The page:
SADOW: The Near-Miss SD-16 Menage A Trois Runoff Should Precipitate Election Reform

At the very least, change Louisiana election rules about runoffs. Better yet, change the entire election system.

That’s lesson to be drawn from the unusual result from last Saturday’s balloting in Senate District 16. The heavily-Republican district produced two GOP candidates with the exact same vote totals, trailing a Democrat. Under Louisiana law, that makes for a runoff among all three candidates, which would have made the Democrat the favorite to win a district someone from her party by the numbers had no business winning.

As it turned out, a recount turned up an additional vote for one of the Republicans, avoiding the ménage à trois. Regardless, the incident should serve as a signal to make some changes. The rule that a runoff should go to three candidates if the second- and third-ranked tie might make sense if Louisiana had an open or closed primary system. In that instance, a general election would feature party nominees (and any no party candidates), of which by definition there could be only one of each.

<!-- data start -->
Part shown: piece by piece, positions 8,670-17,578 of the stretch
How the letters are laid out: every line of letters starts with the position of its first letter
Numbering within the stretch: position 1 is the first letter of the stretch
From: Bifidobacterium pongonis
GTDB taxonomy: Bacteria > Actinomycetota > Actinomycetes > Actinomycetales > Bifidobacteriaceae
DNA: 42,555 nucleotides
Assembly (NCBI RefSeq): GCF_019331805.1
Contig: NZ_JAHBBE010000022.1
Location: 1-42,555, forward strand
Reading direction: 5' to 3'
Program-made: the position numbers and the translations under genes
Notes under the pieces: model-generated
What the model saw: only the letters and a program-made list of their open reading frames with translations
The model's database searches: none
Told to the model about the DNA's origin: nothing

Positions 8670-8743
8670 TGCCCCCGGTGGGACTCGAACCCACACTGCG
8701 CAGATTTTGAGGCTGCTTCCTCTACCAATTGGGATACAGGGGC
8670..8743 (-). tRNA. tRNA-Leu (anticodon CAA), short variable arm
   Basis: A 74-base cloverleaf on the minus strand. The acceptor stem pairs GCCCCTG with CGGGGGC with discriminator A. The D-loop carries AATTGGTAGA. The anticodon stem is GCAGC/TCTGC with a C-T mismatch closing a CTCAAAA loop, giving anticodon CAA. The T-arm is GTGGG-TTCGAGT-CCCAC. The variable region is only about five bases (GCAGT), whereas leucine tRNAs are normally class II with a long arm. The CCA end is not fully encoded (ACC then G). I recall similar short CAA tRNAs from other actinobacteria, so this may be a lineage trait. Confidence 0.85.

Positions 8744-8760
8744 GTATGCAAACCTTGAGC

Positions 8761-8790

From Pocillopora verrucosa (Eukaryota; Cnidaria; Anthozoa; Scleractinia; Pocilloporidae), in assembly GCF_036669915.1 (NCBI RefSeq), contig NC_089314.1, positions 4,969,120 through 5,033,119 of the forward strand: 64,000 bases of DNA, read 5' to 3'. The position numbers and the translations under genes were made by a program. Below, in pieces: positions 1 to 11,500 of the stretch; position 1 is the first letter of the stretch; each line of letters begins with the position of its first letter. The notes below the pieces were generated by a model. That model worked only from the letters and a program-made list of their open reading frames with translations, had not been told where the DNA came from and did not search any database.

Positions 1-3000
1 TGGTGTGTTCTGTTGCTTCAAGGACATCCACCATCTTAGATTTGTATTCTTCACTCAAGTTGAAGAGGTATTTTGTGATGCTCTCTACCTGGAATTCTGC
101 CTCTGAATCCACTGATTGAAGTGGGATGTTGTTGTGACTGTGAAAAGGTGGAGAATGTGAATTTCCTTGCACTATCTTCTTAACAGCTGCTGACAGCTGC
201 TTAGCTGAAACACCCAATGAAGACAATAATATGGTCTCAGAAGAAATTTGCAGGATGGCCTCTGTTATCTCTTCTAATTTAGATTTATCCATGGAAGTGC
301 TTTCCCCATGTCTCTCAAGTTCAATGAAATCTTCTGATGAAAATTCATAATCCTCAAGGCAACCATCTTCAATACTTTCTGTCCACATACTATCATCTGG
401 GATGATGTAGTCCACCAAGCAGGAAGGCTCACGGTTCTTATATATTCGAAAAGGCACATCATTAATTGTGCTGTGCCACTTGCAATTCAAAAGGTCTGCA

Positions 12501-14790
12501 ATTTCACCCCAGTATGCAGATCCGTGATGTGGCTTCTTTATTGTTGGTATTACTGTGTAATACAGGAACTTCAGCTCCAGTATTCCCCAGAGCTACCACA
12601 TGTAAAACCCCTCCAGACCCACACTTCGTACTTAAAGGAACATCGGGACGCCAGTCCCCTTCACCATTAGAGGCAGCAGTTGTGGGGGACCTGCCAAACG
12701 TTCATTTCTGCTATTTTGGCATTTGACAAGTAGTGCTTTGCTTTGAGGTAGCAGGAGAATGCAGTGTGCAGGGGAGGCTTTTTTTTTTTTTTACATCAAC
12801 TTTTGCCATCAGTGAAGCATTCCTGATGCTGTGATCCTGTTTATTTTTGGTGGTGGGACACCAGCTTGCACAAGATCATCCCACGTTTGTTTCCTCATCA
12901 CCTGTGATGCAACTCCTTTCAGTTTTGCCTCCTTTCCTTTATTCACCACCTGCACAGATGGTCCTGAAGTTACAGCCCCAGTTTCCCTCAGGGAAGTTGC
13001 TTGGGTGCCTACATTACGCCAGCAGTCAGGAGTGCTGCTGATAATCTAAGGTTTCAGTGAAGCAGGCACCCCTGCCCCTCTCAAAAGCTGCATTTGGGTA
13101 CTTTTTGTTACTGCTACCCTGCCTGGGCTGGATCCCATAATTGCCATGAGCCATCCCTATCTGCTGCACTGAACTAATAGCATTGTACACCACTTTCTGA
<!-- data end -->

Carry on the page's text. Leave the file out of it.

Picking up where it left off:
But Louisiana is the only state that doesn’t have primary elections (although journalists, politicians, and even the Secretary of State’s office and law carelessly throw around the term, which they shouldn’t because for federal offices jurisprudence defines this precisely that gives it distinct systemic consequences; see California Democratic Party v. Jones, Washington State Grange v. Washington State Republican Party, and, of course, Foster v. Love). States have a variety of methods to break ties in the case of general elections; Louisiana’s is to have another election when it involves a general election runoff – unlike in this case where it was in the general election itself. In fact, the most common form to resolve general election ties among the states is to draw lots, including states that have general election runoff requirements.